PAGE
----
The Marriage of Figaro is one of the repertoire’s most iconic works. Brahms spoke of it as a “miracle” and the Countess’s lament remains one of the most heart-rending musical pages of all time. By taking up Beaumarchais’ comedy, which had caused a scandal to shake Parisian society, Mozart and Da Ponte’s success was secured. The play had even been banned by Joseph II in 1785 at Theatre of Vienna. Did it shine too much light on the contradictions of an already faltering regime, ready to collapse with the French Revolution?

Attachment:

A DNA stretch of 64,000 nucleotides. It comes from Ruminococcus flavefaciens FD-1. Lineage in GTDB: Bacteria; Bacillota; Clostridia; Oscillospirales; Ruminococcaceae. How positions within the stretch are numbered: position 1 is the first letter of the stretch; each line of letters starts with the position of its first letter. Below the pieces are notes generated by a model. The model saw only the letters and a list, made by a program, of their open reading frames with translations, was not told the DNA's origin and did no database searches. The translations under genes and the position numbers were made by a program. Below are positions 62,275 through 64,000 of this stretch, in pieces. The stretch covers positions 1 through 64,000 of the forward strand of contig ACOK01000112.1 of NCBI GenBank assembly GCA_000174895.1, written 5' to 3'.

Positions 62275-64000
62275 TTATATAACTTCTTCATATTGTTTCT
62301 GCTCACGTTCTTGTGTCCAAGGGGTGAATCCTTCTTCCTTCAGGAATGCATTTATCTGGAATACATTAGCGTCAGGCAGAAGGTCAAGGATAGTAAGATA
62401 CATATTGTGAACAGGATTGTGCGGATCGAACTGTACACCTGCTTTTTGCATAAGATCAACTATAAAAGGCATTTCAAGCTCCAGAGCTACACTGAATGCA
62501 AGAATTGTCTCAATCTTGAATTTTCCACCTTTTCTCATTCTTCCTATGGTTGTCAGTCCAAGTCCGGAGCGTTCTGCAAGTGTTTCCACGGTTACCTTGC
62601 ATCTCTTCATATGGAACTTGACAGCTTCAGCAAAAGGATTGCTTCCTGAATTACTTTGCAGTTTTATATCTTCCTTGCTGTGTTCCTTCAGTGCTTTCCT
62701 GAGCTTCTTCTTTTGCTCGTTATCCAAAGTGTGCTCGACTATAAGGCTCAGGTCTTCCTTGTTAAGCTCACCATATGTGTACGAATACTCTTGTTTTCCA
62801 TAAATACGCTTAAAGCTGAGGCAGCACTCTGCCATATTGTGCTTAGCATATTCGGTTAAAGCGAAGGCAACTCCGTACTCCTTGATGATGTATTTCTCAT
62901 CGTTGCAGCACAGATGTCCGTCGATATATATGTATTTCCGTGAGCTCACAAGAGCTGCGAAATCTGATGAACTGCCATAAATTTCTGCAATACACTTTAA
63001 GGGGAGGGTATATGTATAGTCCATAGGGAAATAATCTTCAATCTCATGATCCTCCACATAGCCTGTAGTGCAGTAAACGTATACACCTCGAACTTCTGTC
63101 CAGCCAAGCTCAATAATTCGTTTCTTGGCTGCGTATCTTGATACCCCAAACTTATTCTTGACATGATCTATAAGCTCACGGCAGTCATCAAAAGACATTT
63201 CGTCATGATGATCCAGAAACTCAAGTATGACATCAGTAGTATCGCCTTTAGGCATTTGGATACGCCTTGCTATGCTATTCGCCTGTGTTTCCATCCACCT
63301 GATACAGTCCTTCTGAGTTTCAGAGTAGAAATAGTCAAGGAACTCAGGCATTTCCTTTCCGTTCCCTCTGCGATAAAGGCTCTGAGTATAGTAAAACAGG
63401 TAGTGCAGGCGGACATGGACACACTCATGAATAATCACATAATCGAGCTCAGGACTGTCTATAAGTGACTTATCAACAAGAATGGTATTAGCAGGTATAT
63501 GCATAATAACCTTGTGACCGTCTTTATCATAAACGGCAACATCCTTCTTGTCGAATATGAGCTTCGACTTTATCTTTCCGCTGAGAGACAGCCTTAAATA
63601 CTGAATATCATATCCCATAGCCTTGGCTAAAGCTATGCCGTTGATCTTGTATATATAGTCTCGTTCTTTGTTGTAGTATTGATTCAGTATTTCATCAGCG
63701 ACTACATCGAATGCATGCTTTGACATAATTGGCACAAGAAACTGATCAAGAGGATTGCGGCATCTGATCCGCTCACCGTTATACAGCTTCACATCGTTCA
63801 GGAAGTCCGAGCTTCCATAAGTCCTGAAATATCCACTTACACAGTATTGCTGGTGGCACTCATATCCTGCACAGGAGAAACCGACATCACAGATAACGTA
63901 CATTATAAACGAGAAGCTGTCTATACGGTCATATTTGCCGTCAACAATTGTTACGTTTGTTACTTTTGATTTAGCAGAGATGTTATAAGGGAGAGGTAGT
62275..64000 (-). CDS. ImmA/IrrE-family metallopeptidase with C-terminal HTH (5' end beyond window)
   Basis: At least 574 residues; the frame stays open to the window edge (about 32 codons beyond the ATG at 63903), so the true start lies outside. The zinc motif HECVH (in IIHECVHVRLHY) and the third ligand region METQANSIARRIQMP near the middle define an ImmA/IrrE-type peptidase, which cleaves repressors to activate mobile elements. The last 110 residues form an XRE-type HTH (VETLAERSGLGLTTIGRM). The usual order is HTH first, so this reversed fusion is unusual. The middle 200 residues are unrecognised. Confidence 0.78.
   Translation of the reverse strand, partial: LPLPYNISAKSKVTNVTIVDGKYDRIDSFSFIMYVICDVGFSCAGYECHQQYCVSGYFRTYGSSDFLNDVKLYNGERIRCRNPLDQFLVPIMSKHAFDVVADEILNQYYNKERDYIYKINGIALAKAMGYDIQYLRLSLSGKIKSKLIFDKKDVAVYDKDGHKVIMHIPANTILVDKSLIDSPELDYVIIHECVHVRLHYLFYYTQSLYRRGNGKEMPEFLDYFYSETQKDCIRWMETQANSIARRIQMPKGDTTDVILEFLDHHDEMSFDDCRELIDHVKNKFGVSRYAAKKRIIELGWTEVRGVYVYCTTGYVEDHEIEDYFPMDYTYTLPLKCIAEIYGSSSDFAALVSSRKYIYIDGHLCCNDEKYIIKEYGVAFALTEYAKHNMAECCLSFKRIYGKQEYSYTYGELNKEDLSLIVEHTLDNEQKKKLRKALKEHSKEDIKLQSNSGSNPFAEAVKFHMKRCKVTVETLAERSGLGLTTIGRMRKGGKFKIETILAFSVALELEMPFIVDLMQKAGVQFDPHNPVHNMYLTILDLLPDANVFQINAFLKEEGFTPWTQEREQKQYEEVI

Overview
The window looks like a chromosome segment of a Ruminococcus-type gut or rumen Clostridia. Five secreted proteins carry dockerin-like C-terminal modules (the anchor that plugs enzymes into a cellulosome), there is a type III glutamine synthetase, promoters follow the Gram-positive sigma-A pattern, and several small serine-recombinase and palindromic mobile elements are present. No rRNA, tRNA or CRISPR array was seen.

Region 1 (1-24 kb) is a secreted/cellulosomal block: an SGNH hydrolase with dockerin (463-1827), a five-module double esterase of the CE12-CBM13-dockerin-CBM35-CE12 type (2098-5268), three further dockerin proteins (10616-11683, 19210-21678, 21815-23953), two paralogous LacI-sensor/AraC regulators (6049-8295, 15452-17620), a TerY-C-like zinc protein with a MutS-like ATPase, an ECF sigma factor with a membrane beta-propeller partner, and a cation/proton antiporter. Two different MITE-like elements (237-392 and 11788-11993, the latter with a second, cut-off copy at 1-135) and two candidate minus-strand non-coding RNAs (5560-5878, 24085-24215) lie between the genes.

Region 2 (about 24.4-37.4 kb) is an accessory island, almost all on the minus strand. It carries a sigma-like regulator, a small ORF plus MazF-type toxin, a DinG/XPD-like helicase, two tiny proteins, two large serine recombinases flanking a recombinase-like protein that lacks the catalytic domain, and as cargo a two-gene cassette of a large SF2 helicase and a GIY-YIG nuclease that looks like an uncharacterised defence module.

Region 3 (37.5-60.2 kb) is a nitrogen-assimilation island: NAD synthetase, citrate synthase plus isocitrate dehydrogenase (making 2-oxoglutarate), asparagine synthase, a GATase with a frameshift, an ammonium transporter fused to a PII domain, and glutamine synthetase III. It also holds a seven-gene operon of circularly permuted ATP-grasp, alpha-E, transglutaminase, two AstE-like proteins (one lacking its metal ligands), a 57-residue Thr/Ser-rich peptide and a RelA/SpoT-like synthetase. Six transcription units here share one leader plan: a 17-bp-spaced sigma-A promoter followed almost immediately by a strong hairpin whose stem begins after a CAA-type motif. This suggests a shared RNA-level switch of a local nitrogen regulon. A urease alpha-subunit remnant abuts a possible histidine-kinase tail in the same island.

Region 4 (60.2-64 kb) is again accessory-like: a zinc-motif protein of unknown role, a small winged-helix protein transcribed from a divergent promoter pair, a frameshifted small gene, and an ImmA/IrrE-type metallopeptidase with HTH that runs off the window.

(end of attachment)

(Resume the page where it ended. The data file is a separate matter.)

Netia Jones’ new production retains the very essence of Beaumarchais’ play as she humorously yet mischievously explores human relationships in a universe that confuses reality and fiction to the point of asking, like the Count: “Are we playing in a comedy?”